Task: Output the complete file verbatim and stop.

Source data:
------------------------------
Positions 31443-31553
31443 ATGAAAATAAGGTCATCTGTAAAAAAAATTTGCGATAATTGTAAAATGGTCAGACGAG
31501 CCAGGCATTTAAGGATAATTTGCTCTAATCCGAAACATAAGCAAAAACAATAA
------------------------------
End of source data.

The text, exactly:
Positions 31443-31553
31443 ATGAAAATAAGGTCATCTGTAAAAAAAATTTGCGATAATTGTAAAATGGTCAGACGAG
31501 CCAGGCATTTAAGGATAATTTGCTCTAATCCGAAACATAAGCAAAAACAATAA